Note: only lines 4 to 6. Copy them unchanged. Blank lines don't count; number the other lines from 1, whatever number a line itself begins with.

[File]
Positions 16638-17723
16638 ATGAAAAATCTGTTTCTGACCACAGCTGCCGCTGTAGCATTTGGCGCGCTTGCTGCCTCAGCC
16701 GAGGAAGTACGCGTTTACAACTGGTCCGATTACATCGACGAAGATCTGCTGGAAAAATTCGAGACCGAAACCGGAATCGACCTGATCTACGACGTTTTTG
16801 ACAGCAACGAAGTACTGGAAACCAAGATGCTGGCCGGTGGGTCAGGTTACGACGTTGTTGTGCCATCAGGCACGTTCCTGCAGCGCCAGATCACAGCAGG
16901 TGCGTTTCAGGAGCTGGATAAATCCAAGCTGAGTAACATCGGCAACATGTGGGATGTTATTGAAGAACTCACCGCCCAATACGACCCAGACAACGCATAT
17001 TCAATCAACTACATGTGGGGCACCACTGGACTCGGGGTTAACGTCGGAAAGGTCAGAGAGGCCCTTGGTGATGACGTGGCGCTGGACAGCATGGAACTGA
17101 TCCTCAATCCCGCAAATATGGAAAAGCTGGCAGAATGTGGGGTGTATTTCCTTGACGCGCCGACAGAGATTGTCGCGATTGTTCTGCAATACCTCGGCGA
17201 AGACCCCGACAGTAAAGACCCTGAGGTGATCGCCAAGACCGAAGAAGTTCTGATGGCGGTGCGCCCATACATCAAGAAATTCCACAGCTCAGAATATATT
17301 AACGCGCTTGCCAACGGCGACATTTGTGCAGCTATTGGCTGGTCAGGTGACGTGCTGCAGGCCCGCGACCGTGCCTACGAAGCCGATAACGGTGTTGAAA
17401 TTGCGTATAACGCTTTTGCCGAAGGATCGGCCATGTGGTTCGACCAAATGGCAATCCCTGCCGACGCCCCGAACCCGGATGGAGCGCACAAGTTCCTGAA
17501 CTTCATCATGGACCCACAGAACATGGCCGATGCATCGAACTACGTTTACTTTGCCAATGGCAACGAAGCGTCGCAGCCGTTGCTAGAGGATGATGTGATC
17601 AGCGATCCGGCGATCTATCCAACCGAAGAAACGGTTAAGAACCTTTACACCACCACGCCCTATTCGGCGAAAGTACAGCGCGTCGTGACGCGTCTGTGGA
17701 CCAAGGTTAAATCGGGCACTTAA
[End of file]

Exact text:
16801 ACAGCAACGAAGTACTGGAAACCAAGATGCTGGCCGGTGGGTCAGGTTACGACGTTGTTGTGCCATCAGGCACGTTCCTGCAGCGCCAGATCACAGCAGG
16901 TGCGTTTCAGGAGCTGGATAAATCCAAGCTGAGTAACATCGGCAACATGTGGGATGTTATTGAAGAACTCACCGCCCAATACGACCCAGACAACGCATAT
17001 TCAATCAACTACATGTGGGGCACCACTGGACTCGGGGTTAACGTCGGAAAGGTCAGAGAGGCCCTTGGTGATGACGTGGCGCTGGACAGCATGGAACTGA